Latvia is the third poorest country in the European Union
Author: Aija Lokenbaha
In the field of anti-poverty policy, Latvia is the third poorest and most marginalized country, with a dramatic increase in the gap between the poor and the rich in recent years. The anti-discrimination policy in Latvia has not been implemented and since 2012, when the European Commission has called for the fight against poverty to be focused on the recommendations, none of the Latvian governments have given any special attention to these issues.
The gap between the poor and the rich inhabitants of Latvia has dramatically increased, which has served as a result of Latvia's unfortunate social and economic policy, as well as Latvia's biggest problem of inappropriate dissipation of financial resources.
While the majority of Latvian pensioners have a monthly pension of around 250 Eur and a majority of Latvia's population salaries do not exceed 1000 euros per month, however, you can see nowhere such a large range of luxury cars as in Latvia. The visitors of Latvia are judged to be more like Monaco. 2018 in Latvia sold 58 Bentleys. According to these statistics, Latvia is a very rich country and rises even higher than the prosperous England, Bentleys homeland, counting the number of cars sold against the population. (In England, 2018 sold 1542, in Europe 3135, in the world by 9560 machines).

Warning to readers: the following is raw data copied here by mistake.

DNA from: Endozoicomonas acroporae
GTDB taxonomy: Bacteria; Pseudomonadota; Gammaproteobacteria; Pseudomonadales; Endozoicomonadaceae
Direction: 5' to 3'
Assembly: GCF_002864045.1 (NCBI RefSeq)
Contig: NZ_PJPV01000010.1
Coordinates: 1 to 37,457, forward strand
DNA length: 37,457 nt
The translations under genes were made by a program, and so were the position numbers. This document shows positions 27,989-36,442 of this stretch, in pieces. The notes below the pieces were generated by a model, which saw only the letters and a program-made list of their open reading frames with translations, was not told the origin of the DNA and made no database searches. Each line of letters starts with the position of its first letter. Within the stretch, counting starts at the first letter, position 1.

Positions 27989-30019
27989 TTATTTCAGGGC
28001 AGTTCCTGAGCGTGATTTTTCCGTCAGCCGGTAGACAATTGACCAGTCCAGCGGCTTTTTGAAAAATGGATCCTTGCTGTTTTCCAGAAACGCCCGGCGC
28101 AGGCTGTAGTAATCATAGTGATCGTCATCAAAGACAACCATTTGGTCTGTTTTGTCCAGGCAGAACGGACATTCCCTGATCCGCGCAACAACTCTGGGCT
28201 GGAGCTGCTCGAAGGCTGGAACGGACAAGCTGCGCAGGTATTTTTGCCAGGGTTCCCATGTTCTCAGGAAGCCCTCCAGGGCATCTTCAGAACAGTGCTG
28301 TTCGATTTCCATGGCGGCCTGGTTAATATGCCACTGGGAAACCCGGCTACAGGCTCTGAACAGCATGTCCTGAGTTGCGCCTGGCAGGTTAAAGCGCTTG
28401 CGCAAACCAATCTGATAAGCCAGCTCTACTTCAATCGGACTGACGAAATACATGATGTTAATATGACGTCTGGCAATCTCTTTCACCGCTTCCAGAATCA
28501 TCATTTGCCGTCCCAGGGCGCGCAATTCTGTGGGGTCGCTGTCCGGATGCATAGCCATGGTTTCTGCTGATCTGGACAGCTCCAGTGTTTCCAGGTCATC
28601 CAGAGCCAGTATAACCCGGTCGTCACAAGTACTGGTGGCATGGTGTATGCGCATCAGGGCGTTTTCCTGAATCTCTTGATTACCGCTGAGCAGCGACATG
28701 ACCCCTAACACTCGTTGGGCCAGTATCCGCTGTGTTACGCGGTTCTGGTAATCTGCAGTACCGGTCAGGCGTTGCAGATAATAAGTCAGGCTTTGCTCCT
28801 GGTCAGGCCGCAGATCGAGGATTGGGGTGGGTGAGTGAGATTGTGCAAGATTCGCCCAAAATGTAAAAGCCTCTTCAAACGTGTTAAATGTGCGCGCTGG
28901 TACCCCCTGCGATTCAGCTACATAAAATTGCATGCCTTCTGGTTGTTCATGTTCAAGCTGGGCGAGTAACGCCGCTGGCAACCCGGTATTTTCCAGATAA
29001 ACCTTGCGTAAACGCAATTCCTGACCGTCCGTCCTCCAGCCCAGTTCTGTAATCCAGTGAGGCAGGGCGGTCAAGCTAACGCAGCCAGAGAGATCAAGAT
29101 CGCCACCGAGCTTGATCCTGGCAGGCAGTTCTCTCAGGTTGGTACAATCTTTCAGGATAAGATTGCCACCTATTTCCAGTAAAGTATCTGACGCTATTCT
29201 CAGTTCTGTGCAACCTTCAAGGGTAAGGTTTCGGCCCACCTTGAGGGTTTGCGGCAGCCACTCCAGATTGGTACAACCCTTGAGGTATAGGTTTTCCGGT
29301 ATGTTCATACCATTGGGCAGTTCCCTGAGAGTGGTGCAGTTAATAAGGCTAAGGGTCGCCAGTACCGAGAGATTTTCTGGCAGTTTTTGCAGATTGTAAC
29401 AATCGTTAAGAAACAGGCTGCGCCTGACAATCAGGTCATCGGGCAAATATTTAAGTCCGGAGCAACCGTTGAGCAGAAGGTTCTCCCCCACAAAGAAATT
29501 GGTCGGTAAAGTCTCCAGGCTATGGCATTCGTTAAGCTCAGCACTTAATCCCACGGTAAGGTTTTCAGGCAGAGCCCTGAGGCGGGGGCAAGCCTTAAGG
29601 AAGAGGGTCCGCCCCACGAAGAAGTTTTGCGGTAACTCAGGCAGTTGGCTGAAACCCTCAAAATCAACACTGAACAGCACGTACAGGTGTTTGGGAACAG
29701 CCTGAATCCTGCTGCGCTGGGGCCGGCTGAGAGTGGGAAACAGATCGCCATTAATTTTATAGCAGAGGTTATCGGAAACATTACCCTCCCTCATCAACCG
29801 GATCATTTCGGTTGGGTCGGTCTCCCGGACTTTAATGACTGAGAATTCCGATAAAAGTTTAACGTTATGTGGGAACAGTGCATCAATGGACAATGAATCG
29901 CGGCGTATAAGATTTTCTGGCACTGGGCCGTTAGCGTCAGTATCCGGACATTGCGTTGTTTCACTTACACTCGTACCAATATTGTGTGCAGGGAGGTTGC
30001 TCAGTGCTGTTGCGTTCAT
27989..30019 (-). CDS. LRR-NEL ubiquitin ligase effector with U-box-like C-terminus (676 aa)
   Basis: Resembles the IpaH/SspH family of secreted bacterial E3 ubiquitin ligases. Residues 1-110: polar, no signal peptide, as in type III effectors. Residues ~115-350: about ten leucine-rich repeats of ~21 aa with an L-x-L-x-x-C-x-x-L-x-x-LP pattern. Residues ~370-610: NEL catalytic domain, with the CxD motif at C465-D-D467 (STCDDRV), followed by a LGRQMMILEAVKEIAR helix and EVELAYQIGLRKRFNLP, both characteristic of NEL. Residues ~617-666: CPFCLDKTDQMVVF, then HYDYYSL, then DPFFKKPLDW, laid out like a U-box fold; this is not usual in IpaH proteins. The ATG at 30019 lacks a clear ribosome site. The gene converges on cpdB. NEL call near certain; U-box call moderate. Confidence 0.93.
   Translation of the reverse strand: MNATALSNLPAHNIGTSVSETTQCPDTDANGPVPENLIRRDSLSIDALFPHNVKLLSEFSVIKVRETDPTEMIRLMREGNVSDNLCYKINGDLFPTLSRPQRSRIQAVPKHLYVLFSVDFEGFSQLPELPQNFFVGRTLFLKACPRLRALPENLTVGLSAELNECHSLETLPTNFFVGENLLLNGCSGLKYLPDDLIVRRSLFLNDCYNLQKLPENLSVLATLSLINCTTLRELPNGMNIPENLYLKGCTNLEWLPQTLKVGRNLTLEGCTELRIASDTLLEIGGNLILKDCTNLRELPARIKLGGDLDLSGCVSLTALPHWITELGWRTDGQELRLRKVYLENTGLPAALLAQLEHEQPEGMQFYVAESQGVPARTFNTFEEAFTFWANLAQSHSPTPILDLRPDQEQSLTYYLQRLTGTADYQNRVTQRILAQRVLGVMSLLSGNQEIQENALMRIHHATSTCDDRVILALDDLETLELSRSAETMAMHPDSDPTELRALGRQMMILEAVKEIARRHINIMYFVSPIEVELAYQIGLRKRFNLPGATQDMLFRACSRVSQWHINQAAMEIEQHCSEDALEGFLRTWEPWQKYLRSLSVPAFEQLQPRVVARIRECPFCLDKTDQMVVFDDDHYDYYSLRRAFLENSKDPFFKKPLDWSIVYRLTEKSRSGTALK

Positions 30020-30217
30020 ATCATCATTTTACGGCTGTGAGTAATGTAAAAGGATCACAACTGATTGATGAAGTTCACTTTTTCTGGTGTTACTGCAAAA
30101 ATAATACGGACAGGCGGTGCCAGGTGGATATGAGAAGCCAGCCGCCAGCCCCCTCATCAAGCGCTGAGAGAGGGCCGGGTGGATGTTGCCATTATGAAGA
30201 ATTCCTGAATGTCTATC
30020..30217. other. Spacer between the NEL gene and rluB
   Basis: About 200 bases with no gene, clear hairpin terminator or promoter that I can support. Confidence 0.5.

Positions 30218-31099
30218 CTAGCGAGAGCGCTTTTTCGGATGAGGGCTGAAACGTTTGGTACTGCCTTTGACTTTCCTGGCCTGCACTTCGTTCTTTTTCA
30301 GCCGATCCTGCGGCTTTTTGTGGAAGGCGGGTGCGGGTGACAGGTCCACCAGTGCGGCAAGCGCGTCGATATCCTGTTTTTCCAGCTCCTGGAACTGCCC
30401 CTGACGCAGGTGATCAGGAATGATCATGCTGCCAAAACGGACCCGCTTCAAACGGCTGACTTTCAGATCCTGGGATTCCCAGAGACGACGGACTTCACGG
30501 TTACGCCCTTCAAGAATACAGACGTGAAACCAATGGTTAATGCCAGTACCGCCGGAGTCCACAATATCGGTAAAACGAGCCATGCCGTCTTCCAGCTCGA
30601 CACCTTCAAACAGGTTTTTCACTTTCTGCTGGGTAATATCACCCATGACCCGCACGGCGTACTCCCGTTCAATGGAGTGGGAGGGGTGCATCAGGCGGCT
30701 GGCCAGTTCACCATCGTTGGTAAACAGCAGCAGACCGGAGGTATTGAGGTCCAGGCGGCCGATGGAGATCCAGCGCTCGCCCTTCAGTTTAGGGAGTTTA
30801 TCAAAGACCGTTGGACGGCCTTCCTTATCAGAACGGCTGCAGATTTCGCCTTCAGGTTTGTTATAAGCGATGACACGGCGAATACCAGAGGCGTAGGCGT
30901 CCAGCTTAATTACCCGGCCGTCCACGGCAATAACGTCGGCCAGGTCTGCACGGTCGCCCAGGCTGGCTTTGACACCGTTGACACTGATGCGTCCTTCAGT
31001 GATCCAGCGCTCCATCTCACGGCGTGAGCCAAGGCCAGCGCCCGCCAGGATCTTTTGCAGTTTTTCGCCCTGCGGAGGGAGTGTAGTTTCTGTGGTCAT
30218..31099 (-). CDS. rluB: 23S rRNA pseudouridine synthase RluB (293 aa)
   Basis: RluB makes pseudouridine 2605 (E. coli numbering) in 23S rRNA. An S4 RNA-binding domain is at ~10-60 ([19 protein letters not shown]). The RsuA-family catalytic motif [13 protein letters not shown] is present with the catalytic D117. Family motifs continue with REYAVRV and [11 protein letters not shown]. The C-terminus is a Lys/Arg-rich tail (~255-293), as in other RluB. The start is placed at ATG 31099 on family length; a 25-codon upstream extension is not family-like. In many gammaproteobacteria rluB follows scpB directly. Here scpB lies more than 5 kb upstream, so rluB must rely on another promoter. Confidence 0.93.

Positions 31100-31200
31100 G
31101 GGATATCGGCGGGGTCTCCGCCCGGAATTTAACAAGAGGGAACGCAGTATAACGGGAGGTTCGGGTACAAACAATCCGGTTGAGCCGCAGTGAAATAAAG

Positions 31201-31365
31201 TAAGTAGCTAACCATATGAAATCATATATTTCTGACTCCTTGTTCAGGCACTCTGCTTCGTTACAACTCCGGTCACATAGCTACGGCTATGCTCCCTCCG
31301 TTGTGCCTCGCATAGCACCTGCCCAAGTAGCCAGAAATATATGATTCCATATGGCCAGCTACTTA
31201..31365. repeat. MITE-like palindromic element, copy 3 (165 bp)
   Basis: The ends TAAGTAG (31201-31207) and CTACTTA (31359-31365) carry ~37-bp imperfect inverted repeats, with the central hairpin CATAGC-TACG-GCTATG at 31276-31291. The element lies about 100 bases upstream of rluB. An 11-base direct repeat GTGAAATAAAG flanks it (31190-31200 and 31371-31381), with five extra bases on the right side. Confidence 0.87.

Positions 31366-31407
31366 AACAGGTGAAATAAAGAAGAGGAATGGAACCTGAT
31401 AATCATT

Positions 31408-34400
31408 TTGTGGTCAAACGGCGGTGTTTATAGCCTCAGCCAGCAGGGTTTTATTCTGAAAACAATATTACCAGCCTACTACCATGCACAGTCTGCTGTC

How does the contrast in everyday life be explained? Latvia's tax policy has remained close to the tax system of the Soviet Union – contrary to the progressive remuneration taxes of the senior ES Member States. As a result in Latvia, the poor pays more, rich less. Approximately 25% of Latvia's population meets the status of the person at risk of poverty and still continues to pay taxes. In addition, social services, housing, food, and health care are not always available to such persons.
The stagnating economic situation in Latvia has created the nation's unbelief in its elected representatives in government. Observing unjustified budget wastage and loud corruption scandals year by year, people lost faith in democracy and equality. In recent years, nearly a quarter of Latvia's economically active population left the country and were searching for a better life for England, Ireland, Germany, Sweden, Norway, and other EU countries.
The implementation of social Sustainability development goals (SDG) is of global importance and indispensable for mankind, but also for each individual country with its citizens, this is of utmost importance and needs – perhaps the only way for the country to survive.